Squash (Cucurbita pepo)
Delicious, delicious squash. A member of the Cucurbitaceae plant family that includes zucchini, cucumbers, and pumpkins, squash comes in many varieties. Depending on time of year, you can find (or grow) acorn, butternut, patty pan, ambercup, carnival, baby boo, and delicata squash — just to name a few. Each type has it’s own shape, texture, flavor, and cooking method.
The most familiar to me is the tried-and-true, yellow crookneck summer squash. Today, I’ll show you how to make two different recipes that put this versatile vegetable in the spotlight.
The Origin of Squash
The “three sisters”, corn, beans, and squash, were planted together by many indigenous groups of North and Central America. In this arrangement, the corn provides a stalk for the climbing beans to grow on, the beans provide nitrogen into the soil (that the corn needs), and the squash stay low to the ground, shading out any weeds. Many gardeners today still use the three sisters method.
Squash is ancient: Seeds from the squash family have been found in caves in Ecuador (South America) dating back 10,000 years [see NEOLITHIC AGRICULTURE: The Slow Birth of Agriculture]. This should come as no surprise, since squash is easy to grow, has large fleshy fruit, contains nutritious seeds, and even has secondary uses as containers (think gourd bird houses).
A tour of southern food would be remiss without mentioning the venerable squash casserole. This is the way to cook squash if you live south of Virginia and east of Louisiana. The only other way that my mom cooked squash was a simple sautee with onions, butter, salt, and pepper. Maybe mom was just feeling lazy on those days, because that’s the beginning of a squash casserole.
[links below are to pictures to clarify procedures]
1/2 medium carrot, grated
1 cup saltines, crumbled
1 cup bread crumbs
1/2 cup milk
1 cup cheddar cheese, grated
1/2 cup pecans, finely chopped
1) Simmer squash, onion, bell pepper, salt and pepper, in the vegetable stock until the squash is soft, about 15 minutes. Add butter and stir until melted to coat mixture.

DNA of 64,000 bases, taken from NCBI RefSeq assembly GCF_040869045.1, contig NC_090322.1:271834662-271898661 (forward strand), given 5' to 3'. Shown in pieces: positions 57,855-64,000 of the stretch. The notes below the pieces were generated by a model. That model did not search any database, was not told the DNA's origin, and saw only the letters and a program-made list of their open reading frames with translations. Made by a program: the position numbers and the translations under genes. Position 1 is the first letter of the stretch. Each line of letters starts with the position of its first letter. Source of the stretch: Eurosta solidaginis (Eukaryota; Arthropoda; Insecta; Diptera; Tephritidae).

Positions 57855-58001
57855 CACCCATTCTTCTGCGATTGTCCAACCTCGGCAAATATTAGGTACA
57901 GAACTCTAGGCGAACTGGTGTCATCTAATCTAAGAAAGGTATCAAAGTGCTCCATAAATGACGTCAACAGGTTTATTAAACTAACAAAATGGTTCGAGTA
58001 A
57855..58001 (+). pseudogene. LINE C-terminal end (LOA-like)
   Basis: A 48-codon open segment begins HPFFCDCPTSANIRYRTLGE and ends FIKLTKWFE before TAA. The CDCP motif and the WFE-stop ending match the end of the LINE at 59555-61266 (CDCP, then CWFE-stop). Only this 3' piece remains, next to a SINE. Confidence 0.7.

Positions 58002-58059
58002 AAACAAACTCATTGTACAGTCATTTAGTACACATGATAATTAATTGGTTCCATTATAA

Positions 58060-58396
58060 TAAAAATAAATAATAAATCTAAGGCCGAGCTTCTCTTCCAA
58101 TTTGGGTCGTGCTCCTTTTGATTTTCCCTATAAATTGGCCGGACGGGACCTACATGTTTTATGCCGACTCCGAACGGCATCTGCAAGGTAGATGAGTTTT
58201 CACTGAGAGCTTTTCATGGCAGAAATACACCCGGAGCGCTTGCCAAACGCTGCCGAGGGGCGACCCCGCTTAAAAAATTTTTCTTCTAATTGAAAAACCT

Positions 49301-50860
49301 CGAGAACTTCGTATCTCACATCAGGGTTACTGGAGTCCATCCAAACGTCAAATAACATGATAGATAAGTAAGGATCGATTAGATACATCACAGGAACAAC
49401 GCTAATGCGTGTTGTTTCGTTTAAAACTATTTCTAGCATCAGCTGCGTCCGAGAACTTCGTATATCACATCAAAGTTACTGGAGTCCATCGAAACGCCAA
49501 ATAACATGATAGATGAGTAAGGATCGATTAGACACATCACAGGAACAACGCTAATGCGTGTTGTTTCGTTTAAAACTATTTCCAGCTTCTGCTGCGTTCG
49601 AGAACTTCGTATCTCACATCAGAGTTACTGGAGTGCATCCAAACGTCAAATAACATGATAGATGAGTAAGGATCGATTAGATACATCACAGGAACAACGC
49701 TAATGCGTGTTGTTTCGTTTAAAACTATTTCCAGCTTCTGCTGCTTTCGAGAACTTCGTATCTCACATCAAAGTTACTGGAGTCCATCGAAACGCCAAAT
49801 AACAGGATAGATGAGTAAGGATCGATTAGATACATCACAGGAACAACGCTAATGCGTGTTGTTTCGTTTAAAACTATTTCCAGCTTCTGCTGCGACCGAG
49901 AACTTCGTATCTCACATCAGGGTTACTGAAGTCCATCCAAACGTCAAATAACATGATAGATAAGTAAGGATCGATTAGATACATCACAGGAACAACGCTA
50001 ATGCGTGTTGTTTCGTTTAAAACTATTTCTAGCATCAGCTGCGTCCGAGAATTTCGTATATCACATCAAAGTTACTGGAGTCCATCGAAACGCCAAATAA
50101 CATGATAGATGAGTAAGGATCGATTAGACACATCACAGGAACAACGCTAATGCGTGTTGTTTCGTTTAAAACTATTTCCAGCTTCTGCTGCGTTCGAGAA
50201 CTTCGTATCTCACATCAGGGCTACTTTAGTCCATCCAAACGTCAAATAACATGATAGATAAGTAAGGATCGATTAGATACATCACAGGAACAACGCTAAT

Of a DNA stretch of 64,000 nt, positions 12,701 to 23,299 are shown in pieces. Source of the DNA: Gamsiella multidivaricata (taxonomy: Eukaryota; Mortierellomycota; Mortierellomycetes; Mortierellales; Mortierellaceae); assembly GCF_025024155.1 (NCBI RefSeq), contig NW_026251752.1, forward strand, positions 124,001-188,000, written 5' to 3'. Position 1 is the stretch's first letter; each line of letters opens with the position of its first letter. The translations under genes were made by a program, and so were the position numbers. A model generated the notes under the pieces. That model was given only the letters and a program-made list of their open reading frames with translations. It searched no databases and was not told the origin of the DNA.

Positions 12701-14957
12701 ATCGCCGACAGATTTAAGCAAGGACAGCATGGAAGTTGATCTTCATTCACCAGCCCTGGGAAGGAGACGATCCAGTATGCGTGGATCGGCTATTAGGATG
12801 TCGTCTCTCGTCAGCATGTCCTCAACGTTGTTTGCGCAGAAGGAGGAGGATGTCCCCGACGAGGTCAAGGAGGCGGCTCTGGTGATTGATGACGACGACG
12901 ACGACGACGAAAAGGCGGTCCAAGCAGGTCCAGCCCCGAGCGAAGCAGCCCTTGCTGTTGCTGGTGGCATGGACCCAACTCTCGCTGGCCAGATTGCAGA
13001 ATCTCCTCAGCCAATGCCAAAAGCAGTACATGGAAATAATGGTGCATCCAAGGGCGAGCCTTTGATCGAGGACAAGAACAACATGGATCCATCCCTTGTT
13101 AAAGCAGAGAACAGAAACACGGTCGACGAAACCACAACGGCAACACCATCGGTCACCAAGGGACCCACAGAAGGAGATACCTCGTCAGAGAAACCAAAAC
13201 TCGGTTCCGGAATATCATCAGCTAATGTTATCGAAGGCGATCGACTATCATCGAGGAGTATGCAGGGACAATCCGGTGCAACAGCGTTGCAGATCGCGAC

2) Stir in the crumbled saltines, bread crumbs, and grated carrot. Transfer to an oiled baking dish.
3) Pour the milk over the squash mixture, then top with cheese and pecans.
4) Bake at 350 F in a preheated oven, uncovered, for 30 minutes.
I have to admit, this one would make a great addition to the veggie burger article coming in a couple months, but squash is just too good to pass up when it’s in season (and cheap!) at the farmers market. I promise I’ll find something else equally as decadent when it’s veggie burger time.
This one, of course, isn’t a traditional southern recipe. But when you try it (and oh dear god you should), you’ll wish it was! You’ll only find the recipe here because it’s mine.
1 lb yellow crookneck squash, rough chopped
1/4 cup vegetable stock
1 green onion (scallion), finely minced
1 clove garlic, finely minced
1/2 tsp each: dried basil, oregano, thyme
Salt and pepper to taste
Dash of cayenne pepper (optional)
2 eggs, beaten
1+ cups panko (or reg bread crumbs)
2 cups vegetable oil (for frying)
1) Simmer squash with vegetable stock in a covered pan for about 20 minutes, or until the squash is very soft (mushy). Let cool, then drain and mash well with a potato masher or process it through a ricer.
2) Heat up a skillet with 1/2 inch of vegetable oil to 375 F. Use a thermometer, don’t guess!
3) In a bowl, mix mashed squash with the green onion, garlic, herbs, salt and pepper (and optional cayenne). Add the 2 beaten eggs and combine. Add panko (or reg bread crumbs) 1/2 cup at a time until you have a very thick mixture that will hold itself together — you should be able to form patties and transfer to a skillet without them falling apart… not too wet, but not too dry. I used about 1.25 cups of panko, but this will vary.
4) Transfer two patties to the hot skillet. Cook until golden brown on each side, then combine with your favorite bread and burger toppings.
For Next Week
Next week’s recipes will require:
Sweet Potato Casserole
3 cups mashed sweet potatoes
1 cup brown sugar
1 teaspoon vanilla
1/2 cup milk
1 cup melted butter
1/2 cup brown sugar
1/3 cup flour
1 cup chopped pecans
Sweet Potato Fries
1-3 sweet potatoes (depends how many fries you want)
1 cup corn starch
4 cups vegetable oil (for deep frying)
See you next week!
. . . . .
Now Playing: Autumn of the Seraphs by Pinback.
|Ben is a graduate student at NCSU studying Crop Science with an emphasis on Sustainable Agriculture. Official foodie credentials are non-existent, other than the fact that he has been cooking for himself since he was 12 years old. You can find his personal blog at bengarland.com, photos and videos at bengarland’s Flickr photostream, and his plans for a self-constructed cob house and organic farm over at Our Farm Adventure (still a very new work in progress).|